How Much Do We Need Greenhouse Gas Regulations?
Today, we feature a guest post by Nicholas Scott, a health, safety and environmental advocate and aspiring writer.
With the recent legislation [pdf] proposed by the GOP that requests for the removal of the Environmental Protection Agency’s power to regulate greenhouse gas emissions, one has to wonder if such a move is in the best interest of the average American family. Carbon emissions, cigarette smoke, lead-based paint, asbestos, and house hold chemicals are environmental toxins are scientifically proven to be harmful, especially to children. Removing the authority of the EPA to regulate emissions will put many urban, inner city communities with high concentrations of industry at significant risk.
After the recent release of the 2012 White House Budget plan, Energy Secretary Steven Chu has made a request for a multi-billion dollar increase to the EPA budget. Such an increase could be necessary given the rise of environmental toxins. This request, however, was not met without a fight.
The Hill Reported:
Energy Secretary Steven Chu will be three floors above in the Dirksen Senate office building. He’ll be defending the request for a multi-billion dollar increase before the Senate Budget Committee. The Energy Department budget plan focuses heavily on expanding renewable energy and efficiency R&D and science programs.
EPA Administrator Lisa Jackson will appear in the afternoon before the Senate Environment and Public Works Committee. The panel’s top Republican, Sen. Jim Inhofe (R-Okla.), is among the leaders of GOP attempts to strip EPA’s power to regulate greenhouse gases.
Obama has already proposed a 2012 budget cut of $1.6 billion dollars to the EPA, which was intended to reduce funding for states’ clean water and drinking projects. As if this wasn’t enough, it seems like the GOP will not stop until the EPA is left with nothing.
The only way to minimalize the risks of environmental hazards is to limit exposure to them. By removing the EPA’s authority to regulate emissions, we are putting ourselves at risk. This is particularly frustrating, because unlike certain health problems that we have no control over, environmental health hazards are issues we can prevent from happening. One thing to consider is that we are usually unable to see the effects of environmental toxins until children have grown into adults. For instance, mesothelioma symptoms, a lung disease caused by exposure to asbestos, have a latency period of as long as twenty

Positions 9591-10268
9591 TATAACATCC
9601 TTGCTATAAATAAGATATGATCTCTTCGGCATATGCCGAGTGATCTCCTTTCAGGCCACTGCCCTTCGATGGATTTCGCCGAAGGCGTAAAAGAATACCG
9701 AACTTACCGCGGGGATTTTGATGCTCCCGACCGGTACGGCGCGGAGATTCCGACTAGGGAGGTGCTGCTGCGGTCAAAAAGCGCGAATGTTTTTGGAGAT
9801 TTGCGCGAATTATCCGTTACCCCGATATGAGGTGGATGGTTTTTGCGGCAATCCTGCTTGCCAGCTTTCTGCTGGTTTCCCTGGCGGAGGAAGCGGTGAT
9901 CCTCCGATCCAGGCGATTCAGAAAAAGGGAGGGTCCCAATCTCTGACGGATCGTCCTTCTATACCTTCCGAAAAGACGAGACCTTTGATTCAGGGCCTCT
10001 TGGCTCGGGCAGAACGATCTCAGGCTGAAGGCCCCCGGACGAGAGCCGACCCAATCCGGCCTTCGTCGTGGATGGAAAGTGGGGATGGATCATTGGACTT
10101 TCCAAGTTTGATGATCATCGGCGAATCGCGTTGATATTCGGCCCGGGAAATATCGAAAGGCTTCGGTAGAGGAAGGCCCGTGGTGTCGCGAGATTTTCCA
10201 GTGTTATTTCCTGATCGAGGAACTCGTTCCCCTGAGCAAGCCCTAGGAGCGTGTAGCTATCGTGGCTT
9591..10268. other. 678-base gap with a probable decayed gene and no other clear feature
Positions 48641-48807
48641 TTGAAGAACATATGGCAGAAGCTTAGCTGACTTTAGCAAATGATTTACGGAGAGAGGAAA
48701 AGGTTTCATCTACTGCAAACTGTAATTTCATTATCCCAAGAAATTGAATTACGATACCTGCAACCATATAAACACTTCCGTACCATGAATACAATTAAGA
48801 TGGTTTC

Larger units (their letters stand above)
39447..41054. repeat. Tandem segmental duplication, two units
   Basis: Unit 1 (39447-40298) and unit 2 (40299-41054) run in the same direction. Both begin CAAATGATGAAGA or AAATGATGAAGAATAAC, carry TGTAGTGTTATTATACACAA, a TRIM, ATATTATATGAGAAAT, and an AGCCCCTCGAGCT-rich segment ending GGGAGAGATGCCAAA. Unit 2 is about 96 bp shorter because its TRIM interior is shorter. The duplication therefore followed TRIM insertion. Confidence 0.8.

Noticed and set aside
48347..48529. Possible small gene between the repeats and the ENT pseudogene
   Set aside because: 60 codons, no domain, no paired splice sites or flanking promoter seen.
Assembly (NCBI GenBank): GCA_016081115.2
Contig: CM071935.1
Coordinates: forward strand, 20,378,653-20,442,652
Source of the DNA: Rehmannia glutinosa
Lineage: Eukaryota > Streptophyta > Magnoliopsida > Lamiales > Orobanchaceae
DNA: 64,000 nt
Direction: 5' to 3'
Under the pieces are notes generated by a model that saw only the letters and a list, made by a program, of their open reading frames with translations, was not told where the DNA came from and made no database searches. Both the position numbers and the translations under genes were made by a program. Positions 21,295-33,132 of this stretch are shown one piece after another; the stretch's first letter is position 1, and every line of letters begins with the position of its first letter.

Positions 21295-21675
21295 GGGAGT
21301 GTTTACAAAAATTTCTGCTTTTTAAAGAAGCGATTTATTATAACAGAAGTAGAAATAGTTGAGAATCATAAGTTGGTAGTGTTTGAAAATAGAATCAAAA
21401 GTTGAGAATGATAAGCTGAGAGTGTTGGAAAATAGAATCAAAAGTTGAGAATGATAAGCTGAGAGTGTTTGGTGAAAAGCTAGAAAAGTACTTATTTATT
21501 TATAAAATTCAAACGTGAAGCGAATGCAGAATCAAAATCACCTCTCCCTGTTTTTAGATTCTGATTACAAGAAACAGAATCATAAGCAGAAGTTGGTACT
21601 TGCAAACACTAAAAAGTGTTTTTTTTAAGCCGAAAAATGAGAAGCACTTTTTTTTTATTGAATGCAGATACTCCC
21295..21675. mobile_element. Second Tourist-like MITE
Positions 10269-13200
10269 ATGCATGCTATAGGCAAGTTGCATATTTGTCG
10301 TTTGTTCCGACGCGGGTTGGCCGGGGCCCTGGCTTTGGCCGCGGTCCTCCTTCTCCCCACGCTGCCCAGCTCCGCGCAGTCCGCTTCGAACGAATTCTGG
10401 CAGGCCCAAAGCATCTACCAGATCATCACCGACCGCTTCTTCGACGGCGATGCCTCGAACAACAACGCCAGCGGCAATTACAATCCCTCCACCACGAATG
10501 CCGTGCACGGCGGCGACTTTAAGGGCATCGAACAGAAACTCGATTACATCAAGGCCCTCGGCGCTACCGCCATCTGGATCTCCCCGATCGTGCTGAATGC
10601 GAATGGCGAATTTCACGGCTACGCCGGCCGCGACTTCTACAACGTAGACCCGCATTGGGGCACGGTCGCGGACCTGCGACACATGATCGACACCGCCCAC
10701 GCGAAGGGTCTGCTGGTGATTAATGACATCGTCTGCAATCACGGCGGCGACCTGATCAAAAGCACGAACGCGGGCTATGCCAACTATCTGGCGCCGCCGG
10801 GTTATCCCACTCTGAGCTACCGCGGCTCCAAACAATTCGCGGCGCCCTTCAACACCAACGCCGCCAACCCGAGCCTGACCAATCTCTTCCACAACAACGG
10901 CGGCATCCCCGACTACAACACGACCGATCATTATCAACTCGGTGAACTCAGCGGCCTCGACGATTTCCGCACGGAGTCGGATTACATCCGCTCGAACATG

Children are especially vulnerable to environmental toxins. When children are growing, their behavior puts them closer to the ground ultimately promoting closer proximity to potential toxins. Additionally, their organs are developing, their bodies are smaller, and they breathe faster and take in more substances than adults. An increased breathing rate raises an individual’s susceptibility to the fibrous asbestos material that can cause mesothelioma and other lung cancers. Furthermore, the risk is compounded for families that can’t afford to live in places that are environmentally safe.
The Greater Birmingham children’s Environmental Health Initiative (GBCEHI) did a study targeting 12 zip codes in the Birmingham area. Their focus of study involved mostly populations that were primarily
African-American and low-income. They found that these communities had high population densities with even higher concentrations of heavy industry. They have since discovered that one of the most prominent environmental hazards is poor indoor air quality, citing it as a massive contributor to asthma. More frighteningly, asthma shares the basic symptoms of most lung diseases: coughing, shortness of breath, and chest heaviness. Because of the similarities, most lung disease is not diagnosed until it is far too late. With the mesothelioma life expectancy being as short as fourteen months, the impact of environmental toxins can be devastating to a community.
Organizations such as the EPA and the GBCEHI are attacking the problem of environmental hazards on several fronts. To slash the EPA’s budget and remove their power over the regulation of carbon emissions seems to be counterproductive to the health and wellbeing of American citizens. We can only hope that our representatives examine this issue thoroughly and come to a conclusion that finds a favorable balance for both environmental safety and American industry.